S.I. Golubov, R.E. Stoller - Oak Ridge National Laboroatory
A.V. Barashev - University of Tennessee, Knoxville
Generalization of radiation growth model developed at ORNL
to describe deformation of fuel cladding materials under applied loads
The Consortium for Advanced Simulation of Light Water Reactors (CASL) at ORNL is addressing a wide range of materials performance issues in support of pressurized water reactor (PWR) power uprates and plant lifetime extension. Among these is the development of a physically based model for dimensional instability of PWR fuel cladding. The materials involved are Zr-based alloys with a hexagonal close-packed (HCP) crystal structure. It is well established that dimensional instability of fuel cladding under neutron irradiation is driven by two qualitatively different mechanisms: (a) radiation growth (RG), which is a generic process that occurs in irradiated HCP metals independent of any applied load or mechanical stress, and (b) radiation creep (RC) which takes place only under conditions of an applied load. Note that RG can only be determined in isolation in single crystal material because in multigrain materials, i.e. in any engineering material, RG is accompanied by a creep driven interaction between grains. Therefore, a proper understanding or description of creep cannot be obtained without an accurate RG model. Although the phenomenon of RG in HCP metals was discovered more than 50 years ago, no satisfactory theory or model has been developed and there has been a corresponding absence of a reliable creep model [1,2].
Previously developed models of radiation damage in Zr and its alloys only considered the impact of the individual point defects produced by neutron irradiation, i.e. single vacancies and self-interstitial atoms. It is now known from molecular dynamic simulations that the primary damage formation also includes interstitial clusters that have unique diffusion properties that lead to a qualitative change in reaction kinetics. These anisotropic diffusion properties are responsible for a unique damage accumulation in irradiated HCP metals. A radiation damage theory that accounts for the true nature of the primary damage was developed for cubic crystals by an international collaboration of scientists from Denmark, England, Germany and USA . The Materials Performance and Optimization (MPO) Focus Area working within CASL has used this framework to develop a new radiation growth model for HCP metals. The wide variety of qualitatively different experimental observations accumulated over the last ~50 years, including those which have never been understood, have been explained by the new model.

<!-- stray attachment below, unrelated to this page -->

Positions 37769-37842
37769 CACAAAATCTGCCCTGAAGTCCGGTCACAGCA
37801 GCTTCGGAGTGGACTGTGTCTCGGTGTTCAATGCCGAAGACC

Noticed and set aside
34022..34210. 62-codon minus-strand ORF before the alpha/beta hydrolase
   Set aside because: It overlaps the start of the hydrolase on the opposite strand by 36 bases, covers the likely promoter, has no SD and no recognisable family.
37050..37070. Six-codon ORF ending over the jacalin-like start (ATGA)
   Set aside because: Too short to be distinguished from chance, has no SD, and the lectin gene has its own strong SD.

The primary contributions of the new model are related to the anisotropy of diffusion as reflected in different distributions of dislocations in the HCP crystal as described by the following equations :
where px, py and pz are the densities of dislocations in prismatic and basal directions, respectively; p is the total dislocation density and x is the fraction of interstitial atoms created in the form of clusters. Atomistic molecular dynamics simulations determine the last parameter. Comparison of calculated results for RG  with experimental data for the case of annealed Zr is shown in Fig.1. Comparison of the calculated results for effect of cold work on RG with experiment is shown in Fig. 2.
The RG model provides a background for developing a true physically based model of dimensional instability in PWR fuel cladding, and for the first time RG is described quantitavely in a single grain. Implementation of the new RG model in the Visco-Plastic Self-Consistent Code (VPSC) developed by the LANL CASL team provides the opportunity to calculate dimensional instability of multigrain materials. In collaboration with ORNL, the original version of VPSC, which was based on purely phenomenological models for RG and creep, has been modified to adopt the new RG model. Recently we suggested the use of the Gittus climb-assisted glide creep model  since the RG model provides the climb velocities, Va, for all dislocations, and the creep rate, , can be calculated as follows where are the elastic strain and shear modulus. Preliminary results of the calculations of deformation of a single grain in unstressed and stressed conditions are shown in Figs. 3. Application of the model to multigrain materials is in progress.